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Friday, November 16, 2018

Consider the following scenarios:

Debbie is an academically challenged 15-year-old who, after suffering through negative experiences in two different elementary and middle schools, has now started her freshman year of high school. Debbie struggles with self-confidence. She is capable of achieving at a level far greater than she demonstrates, and her teachers are looking for ways to motivate her to put more effort into her studies so that she can reach her potential, but the casualty of the struggles of her past has been her bright vision of the future. The consensus is that Debbie is in a place where she would rather fail without trying than make the effort but perform poorly, and this would only serve to further reinforce her pattern of feeling inadequate and incompetent.

Josh is a high school junior. Both of his parents are research scientists, and Josh’s dream is to become a nuclear physicist. However, Josh has always struggled academically with science and math and is having difficulty earning passing grades in those subjects. His parents and teachers are looking for ways to help Josh manage his expectations and plan for his future which, realistically, would not include nuclear physics.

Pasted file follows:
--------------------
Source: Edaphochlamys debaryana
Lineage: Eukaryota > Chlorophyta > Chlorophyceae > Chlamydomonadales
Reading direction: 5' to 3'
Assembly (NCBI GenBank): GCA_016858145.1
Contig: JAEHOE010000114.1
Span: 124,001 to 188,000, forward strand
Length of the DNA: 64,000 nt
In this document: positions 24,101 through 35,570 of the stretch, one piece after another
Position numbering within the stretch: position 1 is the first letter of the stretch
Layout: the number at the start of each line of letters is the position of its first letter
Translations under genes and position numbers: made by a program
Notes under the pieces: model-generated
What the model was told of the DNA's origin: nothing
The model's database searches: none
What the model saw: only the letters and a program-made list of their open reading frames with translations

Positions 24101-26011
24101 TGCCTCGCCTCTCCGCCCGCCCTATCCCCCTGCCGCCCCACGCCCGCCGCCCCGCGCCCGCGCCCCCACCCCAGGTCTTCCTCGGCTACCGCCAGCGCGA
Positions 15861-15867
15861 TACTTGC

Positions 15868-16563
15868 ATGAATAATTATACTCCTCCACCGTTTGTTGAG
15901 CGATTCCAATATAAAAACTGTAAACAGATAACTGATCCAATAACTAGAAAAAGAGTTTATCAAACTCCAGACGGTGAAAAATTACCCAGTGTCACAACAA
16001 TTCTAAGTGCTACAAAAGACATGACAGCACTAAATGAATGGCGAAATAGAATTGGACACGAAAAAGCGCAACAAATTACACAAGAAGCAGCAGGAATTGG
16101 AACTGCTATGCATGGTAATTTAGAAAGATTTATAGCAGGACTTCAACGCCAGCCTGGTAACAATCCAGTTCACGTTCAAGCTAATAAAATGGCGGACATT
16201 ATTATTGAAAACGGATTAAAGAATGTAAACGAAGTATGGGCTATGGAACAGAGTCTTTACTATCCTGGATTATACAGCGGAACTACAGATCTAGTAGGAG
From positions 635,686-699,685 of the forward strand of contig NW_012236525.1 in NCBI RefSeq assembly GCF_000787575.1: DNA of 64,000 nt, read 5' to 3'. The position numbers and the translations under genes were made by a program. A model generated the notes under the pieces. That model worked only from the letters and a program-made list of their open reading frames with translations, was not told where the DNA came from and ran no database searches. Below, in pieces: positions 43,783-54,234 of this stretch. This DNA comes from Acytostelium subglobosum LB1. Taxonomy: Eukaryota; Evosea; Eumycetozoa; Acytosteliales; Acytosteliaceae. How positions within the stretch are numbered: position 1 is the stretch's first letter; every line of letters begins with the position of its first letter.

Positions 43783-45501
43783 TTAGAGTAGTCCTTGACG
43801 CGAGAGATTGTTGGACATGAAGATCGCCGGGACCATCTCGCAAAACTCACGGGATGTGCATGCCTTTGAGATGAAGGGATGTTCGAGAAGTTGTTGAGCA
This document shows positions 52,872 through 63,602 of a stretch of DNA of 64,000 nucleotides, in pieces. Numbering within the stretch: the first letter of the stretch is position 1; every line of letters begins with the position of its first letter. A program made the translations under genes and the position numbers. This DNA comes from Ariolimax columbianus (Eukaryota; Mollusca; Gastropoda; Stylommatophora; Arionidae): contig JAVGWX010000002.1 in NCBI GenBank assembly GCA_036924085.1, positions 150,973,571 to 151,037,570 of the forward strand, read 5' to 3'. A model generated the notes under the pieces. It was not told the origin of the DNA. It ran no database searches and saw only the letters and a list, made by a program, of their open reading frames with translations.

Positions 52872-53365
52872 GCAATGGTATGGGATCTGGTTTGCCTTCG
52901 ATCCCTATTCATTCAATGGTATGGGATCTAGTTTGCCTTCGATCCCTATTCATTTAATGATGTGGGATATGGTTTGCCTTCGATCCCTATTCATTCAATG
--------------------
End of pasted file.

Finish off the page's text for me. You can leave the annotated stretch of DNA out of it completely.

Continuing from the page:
One case is a student who could shine, but who can no longer visualize her dreams. The other is a student who dreams big but, sadly, seems not nearly capable of that to which he aspires. The challenge of the mechanech—who, whether in limudei kodesh or in secular studies, is not just an educator but a facilitator of the personal growth of the student—lies in appreciating this dynamic and in balancing abilities with aspirations, realism with dreams.

How do we as educators help guide our students on trajectories of growth that embrace their strengths, as well as acknowledge their limitations, but remain consistent and true to their own personal dreams and aspirations?

Firstly, we work to individualize our approach to each student. We identify areas of strength and work to ensure that every student has opportunities to feel successful in those areas, whether academic or otherwise. A student who struggles in math may be an amazing creative writer and contribute to the school newspaper. Another student may have learning challenges but excel in sports or in drama. Offering our students opportunities to engage in a variety of areas of potential interest will capitalize on individual strengths and build self-esteem by generating and validating feelings of success, while also broadening students’ horizons.

At the same time, we work to support our students in areas of weakness. Cultivating a perspective that acknowledges and normalizes the reality that we all have areas of vulnerability and challenge can help open up our students to accepting themselves in a realistic way and also encourages self-advocacy and asking for help. Fostering a supportive and collaborative atmosphere that addresses areas of weakness helps our students build strategies and skill sets that compensate for limitations that would otherwise impede success.